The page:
Are The New Janus Capital Group ETFs Necessary?

| About: Janus Capital (JNS)

Summary

JNS recently launched a series of thematic exchange-traded funds.

Although the tickers are cute, the funds may not be worth your time.

Here's some issues that you should keep in mind.

Janus Capital Group (NYSE:JNS) has decided that the world doesn't need another S&P clone exchange-traded fund, or ETF. And thank goodness for that! Instead, Janus has chosen to give us themed ETFs around health and fitness, long-term care, organics, and obesity. I'm not sure we need these any more than another S&P clone...

Love and hate
I have mixed feelings about ETFs. On the one hand, they offer investors a unique and cost-effective way to invest. On the other hand, Wall Street is doing its very best to pile into a growing business and, in the process, could end up killing the golden goose by over-saturating the ETF space. The problem isn't that there are too many similar products, though that is an issue. The problem is that fund sponsors are increasingly trying to find niche areas in which to offer a new product.

WisdomTree Investments (NASDAQ:WETF) is my normal example of this, with its fleet of hedged equity ETFs. But it's hardly alone in this effort. For example, Janus Capital has just come out with a quartet of ETFs that the world could probably survive without. And that's not the only reason to question the value of The Health and Fitness ETF (NASDAQ:FITS), The Long-Term Care ETF (NASDAQ:OLD), The Organics ETF (NASDAQ:ORG), and The Obesity ETF (NASDAQ:SLIM).

Getting past the cute ticker symbols, which I have to give Janus kudos for getting, do we really need a way to invest in cobbled together indexes of health and fitness, long-term care, organic food, and obesity stocks? The indexes on which these four ETFs are based were created by Solactive, a German index provider that makes, tracks, and publishes "tailor-made indices" for its clients. Basically, if you want a product, Solactive can make you an index. That's not a knock on Solactive, but it suggests that Janus was looking hard to find a product to create.

And I guess if you have a really strong feeling about any of these four areas then why not have an ETF dedicated to it in your portfolio. But how many themes can you really put into a portfolio? These aren't the only such products around, after all. And these types of ETFs are, by their design, very tightly focused, so you ostensibly (more on this in a moment) get diversification in the niche, but not from a broader portfolio perspective.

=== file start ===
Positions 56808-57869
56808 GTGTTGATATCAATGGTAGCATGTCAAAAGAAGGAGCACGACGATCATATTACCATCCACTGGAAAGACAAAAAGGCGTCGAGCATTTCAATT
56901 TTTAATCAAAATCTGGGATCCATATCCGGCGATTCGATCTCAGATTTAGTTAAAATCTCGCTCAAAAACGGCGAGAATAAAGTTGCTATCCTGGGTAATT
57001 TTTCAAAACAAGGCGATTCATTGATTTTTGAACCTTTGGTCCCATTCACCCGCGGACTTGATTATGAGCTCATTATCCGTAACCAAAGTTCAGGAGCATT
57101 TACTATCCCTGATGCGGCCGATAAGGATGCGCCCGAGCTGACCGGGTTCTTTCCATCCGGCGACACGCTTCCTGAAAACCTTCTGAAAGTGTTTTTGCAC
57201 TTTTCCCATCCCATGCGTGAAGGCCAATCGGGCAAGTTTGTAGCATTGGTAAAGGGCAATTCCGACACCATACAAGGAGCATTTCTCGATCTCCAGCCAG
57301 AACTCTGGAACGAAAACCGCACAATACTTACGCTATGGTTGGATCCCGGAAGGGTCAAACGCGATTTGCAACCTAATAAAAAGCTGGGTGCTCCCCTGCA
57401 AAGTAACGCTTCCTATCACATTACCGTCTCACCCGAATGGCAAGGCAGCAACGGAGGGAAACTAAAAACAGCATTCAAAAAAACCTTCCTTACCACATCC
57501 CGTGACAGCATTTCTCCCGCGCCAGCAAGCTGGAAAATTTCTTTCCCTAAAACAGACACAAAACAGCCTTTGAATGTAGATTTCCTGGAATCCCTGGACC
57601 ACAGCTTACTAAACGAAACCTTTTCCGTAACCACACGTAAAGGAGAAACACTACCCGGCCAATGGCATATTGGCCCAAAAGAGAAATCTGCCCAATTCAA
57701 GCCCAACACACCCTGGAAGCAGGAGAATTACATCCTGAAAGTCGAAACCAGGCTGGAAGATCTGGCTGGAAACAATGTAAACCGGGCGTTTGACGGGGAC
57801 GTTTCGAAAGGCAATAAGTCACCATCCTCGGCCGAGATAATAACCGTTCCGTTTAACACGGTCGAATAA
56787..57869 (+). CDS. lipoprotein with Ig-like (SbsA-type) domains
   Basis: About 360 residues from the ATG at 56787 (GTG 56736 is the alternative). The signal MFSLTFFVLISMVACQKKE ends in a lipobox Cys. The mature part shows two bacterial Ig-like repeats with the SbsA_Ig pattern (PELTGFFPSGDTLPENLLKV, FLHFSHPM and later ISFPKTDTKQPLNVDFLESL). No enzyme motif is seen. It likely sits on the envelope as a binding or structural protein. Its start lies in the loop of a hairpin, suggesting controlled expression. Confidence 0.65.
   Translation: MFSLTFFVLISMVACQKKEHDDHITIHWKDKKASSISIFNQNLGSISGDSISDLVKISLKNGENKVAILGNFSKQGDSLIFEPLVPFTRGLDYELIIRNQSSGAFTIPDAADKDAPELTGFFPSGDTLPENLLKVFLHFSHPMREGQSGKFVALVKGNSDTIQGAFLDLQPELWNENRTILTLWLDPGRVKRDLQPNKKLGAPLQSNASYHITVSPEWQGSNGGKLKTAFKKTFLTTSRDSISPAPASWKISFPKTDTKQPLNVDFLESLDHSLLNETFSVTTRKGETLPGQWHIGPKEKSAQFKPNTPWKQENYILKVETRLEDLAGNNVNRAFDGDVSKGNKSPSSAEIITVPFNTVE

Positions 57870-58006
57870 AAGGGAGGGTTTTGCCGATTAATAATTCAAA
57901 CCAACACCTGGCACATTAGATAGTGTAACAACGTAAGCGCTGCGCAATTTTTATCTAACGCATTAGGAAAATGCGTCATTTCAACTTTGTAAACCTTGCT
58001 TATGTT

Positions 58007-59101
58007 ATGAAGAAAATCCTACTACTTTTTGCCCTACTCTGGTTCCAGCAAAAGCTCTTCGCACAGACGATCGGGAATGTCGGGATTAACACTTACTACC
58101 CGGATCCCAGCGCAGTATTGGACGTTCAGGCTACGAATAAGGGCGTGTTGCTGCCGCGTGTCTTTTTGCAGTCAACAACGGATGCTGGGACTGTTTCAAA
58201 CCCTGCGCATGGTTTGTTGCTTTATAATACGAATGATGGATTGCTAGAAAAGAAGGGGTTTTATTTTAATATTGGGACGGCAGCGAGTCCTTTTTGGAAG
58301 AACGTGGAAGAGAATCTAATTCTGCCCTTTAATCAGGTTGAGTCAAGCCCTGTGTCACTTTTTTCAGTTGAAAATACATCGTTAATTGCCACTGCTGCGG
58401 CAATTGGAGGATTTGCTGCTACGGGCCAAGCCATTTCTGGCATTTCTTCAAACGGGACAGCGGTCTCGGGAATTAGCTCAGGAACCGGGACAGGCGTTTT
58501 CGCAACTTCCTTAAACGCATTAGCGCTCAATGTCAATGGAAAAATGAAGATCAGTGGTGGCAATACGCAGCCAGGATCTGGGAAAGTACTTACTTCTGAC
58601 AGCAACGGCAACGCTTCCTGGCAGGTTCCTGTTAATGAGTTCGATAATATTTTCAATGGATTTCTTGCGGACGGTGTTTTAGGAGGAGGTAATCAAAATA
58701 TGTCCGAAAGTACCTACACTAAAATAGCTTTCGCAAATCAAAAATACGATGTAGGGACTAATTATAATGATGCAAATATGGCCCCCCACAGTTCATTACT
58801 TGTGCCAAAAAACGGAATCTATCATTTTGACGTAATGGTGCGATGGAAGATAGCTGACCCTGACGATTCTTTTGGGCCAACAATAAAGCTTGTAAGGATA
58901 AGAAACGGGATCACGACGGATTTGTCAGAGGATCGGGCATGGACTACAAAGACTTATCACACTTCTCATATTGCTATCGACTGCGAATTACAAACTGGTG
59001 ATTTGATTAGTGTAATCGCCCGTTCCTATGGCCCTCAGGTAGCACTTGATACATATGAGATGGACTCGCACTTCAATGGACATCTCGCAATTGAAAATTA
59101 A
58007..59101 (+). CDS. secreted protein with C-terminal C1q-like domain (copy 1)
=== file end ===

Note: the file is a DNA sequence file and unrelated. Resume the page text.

In other words, these types of ETFs may be just fine for a small portion of your assets, but you wouldn't want to devote too much money unless you have a very high conviction idea. The other option is to own a whole bunch of themed ETFs, so you really do achieve some amount of diversification. Prudence would suggest such an approach if these are core holdings for you.

However, I'm still left wondering what benefit investors get from trying to jump in and out of thematic funds. Sure you aren't stock picking, but the effort still kind of sounds like market timing to me. Wouldn't it be better to just buy a boring S&P clone? You might argue that you'll stick with a theme for a long time. But, let's be honest, the popularity of an investment theme can be fleeting on Wall Street.

Diversification?
Then there's the issue of diversification. By owning a themed fund you are inherently not diversified from a big picture perspective. But Janus' new ETFs have another diversification issue to watch out for. For example, two holdings account for roughly 40% of The Obesity ETF, Fresenius Medical Care AG (NYSE:FMS) and Novo Nordisk (NYSE:NVO). Whole Foods Market, Inc. (NASDAQ:WFM) is 20% of The Organics ETF. Real estate investment trusts Ventas (NYSE:VTR) and Welltower (NYSE:HCN) are about 40% of The Long Term Care ETF, which brings in a whole different kind of diversification issue since REITs can sometimes move quite differently from stocks. And The Health and Fitness ETF counts Nike (NYSE:NKE) as 20% of its portfolio.

These are pretty big concentrations for a pooled investment product. I'm sure there's a good reason for these weightings, such as these companies being the most important players in their respective spaces. But then why not just go out and buy the companies directly? The expenses are 50 basis points for each of these ETFs, which isn't out of line with similar ETFs and is generally cheaper than mutual funds. However, I'm not convinced that investors will be getting enough out of that cost since a very small number of holdings will be driving the portfolios' performances.

Take a pass?
Janus' new ETFs could be an interesting way to invest in the niche sectors they touch on. But I have reservations about that idea in general, unless it's only a small portion of your portfolio. Moreover, I'm not sure they really offer enough diversification to justify owning the ETF over simply buying the biggest players in the niche sectors.

From a bigger perspective, the ETFs seem like one more way to sell hot ETF products to investors - a goal driving so many fund sponsors that the ETF industry seems increasingly stretched for ideas. In the end, I don't think this quartet is worth bothering with, but I'd say that about a lot of ETFs at this point.

Disclosure: I/we have no positions in any stocks mentioned, and no plans to initiate any positions within the next 72 hours.

I wrote this article myself, and it expresses my own opinions. I am not receiving compensation for it (other than from Seeking Alpha). I have no business relationship with any company whose stock is mentioned in this article.